Cenotaphs of Orchha : Beauty Redefined

It was as whimsical as one could be; Orchha had beckoned for years and I had chosen the middle of April to finally set foot in this land of riches and subsequent ruins. While the original plan was to see it over 2 days; I ended up spending close to a week. It was slow travel at its best, caused largely due to the searing heat in the afternoons.

How huge! First look of the cenotaphs of Orchha, built in the 17th & 18th Centuries.
A pretty frame on one of the structures near the cenotaphs.

A shared auto ride costing 20 rupees each bring us to Orchha, from Jhansi. The small town feel of the former capital of Bundela Rajas is charming indeed. Although there is much to  write about the sights and monuments of Orchha, this post is about the cenotaphs (or Chhatris) of the kings of Bundela Dynasty; and I must not digress.

Read : The Goodness of Strangers : Curfew in Kashmir

Orchha is home to a endangered species of vulture. Photograph of the same on a cenotaph.

Orchha was founded in 1531 and was the capital of Bundelkhand (Kingdom of the Bundela Rajas) until 1738. There is a certain air of melancholy that prevails in Orchha. The grandeur of the past feels like a mirage with derelict monuments of the present.

Humongous structures in memory of the dead Bundela Kings, spread over a large area as the Betwa River flows by.

My first sight of the cenotaphs is etched in my mind; I had gasped ‘Wow’ at the conical spires of the tombs. Even the chićness of the French origin of the word ‘Cénotaphe’ isn’t lost on me; these are classy monuments for real.

Read : Hitchhiking in a truck : Stories from Nakee La

A golden light creates a glowing effect on this relatively simple cenotaph.
The trees are devoid of any leaves and only a few bougainvillea provide some solace to the eyes.

The sky is bursting with light even at 1630 hrs, after all this is the summer of India. The path to the cenotaphs winds across the village. The cenotaphs themselves look identical, except the one made for the most successful Bundela Raja – Vir Singh Deo. His cenotaph is round and square, reminiscent of Mughal architecture – maybe because of his friendship with Prince Salim. I wonder if it would be a spectacular sunset with the cenotaphs in the background across Betwa river, clicked from the other side.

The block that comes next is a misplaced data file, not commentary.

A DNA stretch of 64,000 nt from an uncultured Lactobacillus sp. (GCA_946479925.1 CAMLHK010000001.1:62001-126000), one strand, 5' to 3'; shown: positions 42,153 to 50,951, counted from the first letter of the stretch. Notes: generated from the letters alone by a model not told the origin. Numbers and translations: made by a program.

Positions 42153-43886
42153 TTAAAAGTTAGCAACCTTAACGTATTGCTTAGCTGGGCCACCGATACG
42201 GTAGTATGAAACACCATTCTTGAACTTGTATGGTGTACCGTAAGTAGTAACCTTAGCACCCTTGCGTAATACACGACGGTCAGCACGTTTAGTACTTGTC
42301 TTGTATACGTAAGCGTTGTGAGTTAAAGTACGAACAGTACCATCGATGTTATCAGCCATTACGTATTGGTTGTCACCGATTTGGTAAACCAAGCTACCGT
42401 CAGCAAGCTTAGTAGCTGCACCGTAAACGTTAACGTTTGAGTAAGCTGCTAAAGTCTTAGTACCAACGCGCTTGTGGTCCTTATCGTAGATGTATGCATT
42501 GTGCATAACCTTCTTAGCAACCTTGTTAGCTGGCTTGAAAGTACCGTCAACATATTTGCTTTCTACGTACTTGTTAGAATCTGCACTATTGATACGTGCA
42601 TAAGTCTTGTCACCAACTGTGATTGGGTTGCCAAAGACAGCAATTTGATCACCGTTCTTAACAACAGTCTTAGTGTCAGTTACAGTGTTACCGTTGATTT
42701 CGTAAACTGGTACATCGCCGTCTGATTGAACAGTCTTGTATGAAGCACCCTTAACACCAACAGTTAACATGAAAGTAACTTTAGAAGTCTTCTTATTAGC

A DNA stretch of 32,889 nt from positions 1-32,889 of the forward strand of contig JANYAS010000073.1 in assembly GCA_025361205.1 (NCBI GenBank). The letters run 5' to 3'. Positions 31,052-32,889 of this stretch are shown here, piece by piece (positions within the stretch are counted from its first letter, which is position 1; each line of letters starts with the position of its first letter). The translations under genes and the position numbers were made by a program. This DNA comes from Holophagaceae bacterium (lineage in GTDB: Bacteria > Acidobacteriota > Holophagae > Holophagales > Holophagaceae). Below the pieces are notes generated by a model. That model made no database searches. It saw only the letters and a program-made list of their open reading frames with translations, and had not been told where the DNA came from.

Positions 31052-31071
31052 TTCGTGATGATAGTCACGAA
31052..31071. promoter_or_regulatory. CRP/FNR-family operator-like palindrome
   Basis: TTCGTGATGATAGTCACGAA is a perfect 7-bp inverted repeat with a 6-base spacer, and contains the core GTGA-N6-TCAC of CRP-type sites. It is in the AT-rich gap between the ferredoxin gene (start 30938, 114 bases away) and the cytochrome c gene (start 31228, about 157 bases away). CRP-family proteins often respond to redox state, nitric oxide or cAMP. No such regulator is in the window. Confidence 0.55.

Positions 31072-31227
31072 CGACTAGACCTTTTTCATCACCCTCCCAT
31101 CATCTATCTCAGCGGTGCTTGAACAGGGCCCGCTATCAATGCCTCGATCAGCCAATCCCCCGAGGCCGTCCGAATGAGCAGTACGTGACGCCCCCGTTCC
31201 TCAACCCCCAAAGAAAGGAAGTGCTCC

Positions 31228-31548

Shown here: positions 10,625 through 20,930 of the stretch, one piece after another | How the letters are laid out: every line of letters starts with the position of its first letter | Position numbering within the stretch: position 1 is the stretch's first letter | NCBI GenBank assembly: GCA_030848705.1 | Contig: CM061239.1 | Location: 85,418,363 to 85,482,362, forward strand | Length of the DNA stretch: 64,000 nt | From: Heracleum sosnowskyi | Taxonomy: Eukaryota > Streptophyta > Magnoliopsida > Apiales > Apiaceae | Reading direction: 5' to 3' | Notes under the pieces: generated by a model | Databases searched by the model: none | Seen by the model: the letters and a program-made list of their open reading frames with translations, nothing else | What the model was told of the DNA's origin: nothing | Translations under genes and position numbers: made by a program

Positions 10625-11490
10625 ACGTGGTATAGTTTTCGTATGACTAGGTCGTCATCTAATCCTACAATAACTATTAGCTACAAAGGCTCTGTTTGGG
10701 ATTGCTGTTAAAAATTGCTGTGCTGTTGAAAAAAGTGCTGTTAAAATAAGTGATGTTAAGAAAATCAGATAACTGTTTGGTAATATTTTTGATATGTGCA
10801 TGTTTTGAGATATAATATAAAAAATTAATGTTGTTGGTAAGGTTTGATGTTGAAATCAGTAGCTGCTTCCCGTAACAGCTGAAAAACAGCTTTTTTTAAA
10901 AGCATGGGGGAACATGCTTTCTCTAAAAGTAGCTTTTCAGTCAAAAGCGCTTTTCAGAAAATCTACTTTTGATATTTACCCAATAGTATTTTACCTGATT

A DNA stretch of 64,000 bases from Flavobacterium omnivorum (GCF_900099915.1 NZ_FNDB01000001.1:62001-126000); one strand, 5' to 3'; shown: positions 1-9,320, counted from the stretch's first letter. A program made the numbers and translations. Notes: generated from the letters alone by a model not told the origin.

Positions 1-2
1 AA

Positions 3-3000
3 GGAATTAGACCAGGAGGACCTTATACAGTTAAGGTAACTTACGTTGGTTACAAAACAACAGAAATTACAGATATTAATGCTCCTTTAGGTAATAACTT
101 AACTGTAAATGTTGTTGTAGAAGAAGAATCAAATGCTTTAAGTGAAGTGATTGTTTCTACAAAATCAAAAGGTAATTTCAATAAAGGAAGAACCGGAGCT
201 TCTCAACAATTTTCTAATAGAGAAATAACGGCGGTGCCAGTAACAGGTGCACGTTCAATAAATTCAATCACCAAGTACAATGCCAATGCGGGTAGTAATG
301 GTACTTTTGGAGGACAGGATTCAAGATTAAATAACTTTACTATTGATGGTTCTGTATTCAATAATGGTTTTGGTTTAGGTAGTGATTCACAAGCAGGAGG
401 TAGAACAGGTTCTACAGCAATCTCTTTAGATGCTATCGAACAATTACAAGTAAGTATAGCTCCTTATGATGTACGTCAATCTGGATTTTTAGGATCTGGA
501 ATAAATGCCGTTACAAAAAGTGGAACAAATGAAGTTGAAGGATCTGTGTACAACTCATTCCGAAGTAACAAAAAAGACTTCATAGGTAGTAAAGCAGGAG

Read : Diwali Celebrations in Jaipur, in Pictures

Pious man or Sadhu seen near the Cenotaphs; although I should say he sat nonchalantly and didn’t bother asking me for any offerings.

The cenotaphs are home to endangered vultures and emerald parakeets, who laze on the spires. The greenery of manicured lawns is history; water levels in the Betwa have plummeted after successive years of scanty rainfall. Drought like conditions have ensured Bundelkhand is in dire straits and the warm winds are almost unbearable.

Cenotaph of Vir Singh Deo in a neglected state; some growth can be seen from the top of the dome.
The most elaborate and different cenotaph of them all, the Betwa river flows on the left side and almost touches the base of the cenotaph of Raja Vir Singh Deo.

In total, there are 14 cenotaphs in memory of the Orchha rulers built on Kanchana Ghat on the banks of Betwa River.The monuments shine like gold when fading sunlight falls on them; and quickly become a structure of stones when the light goes away. It is a telling statement on the plight of Orchha; capital of a flourishing empire once and reduced to a neglected obscure town now.

Read : The Tomb of Safdarjung in Delhi

The sunlight creates magic as it goes down; perhaps carrying Orchha’s fortunes with it.
Delightful evening strolling the serene sights and colours of Betwa River, that flows adjacent to the cluster of cenotaphs.

If I compare the cenotaphs to the more illustrious designs found in Rajasthan; the cenotaphs of Orchha will lag behind. What they lack in intricacy and carvings, they surely make up for in size. I will pen down more anecdotes and sights from Orchha in due course of time; this was my most memorable first day of the journey; from April 2016.

One of my favourite photographs of the cenotaphs; the flowers add so much character to the photograph. What do you think?
Golden orange sunset colours of Orchha as viewed from a monument in the vast open spaces near the cenotaphs.

Entry Tickets : There is a small priced entry ticket for entry to the cenotaphs in Orchha. I can’t exactly remember the price. Dusk is a recommended time to visit them.

A gorgeous silhouette of the cenotaphs as I made my way back to the guest house in the market.

Join Travelshoebum on TwitterInstagram and Facebook.

13 thoughts on “Cenotaphs of Orchha : Beauty Redefined”

  1. Mid april 😮 😮 So its spiti in winters and MP in summers 😀 hehe.
    Okay back to your post:
    I love architecture and a big FAN of chattris. I agree the ones in Rajasthan sure have a lot of character. Your pics are fabulous. Love the silhouette and the pot in the wall 🙂

    1. Heehee, 😀 You gotta visit when you gotta visit, right! Also, off season is always a good time.

      Thank you so much for this. I fell in love with Orchha and would go back in a jiffy. Maybe someday in the monsoons 🙂

  2. Pingback: A Stroll in Bhangarh’s Gorgeous Ruins – A boy who travels

  3. Pingback: Agra beyond the Taj : Places and Experiences – A boy who travels

  4. Orcha is such a wondrous place… I am yet to visit this amazing destination. Your post took me through Orcha with these beautiful pictures. All your pictures are wonderful with special mention to the sunset picture.

Leave a Reply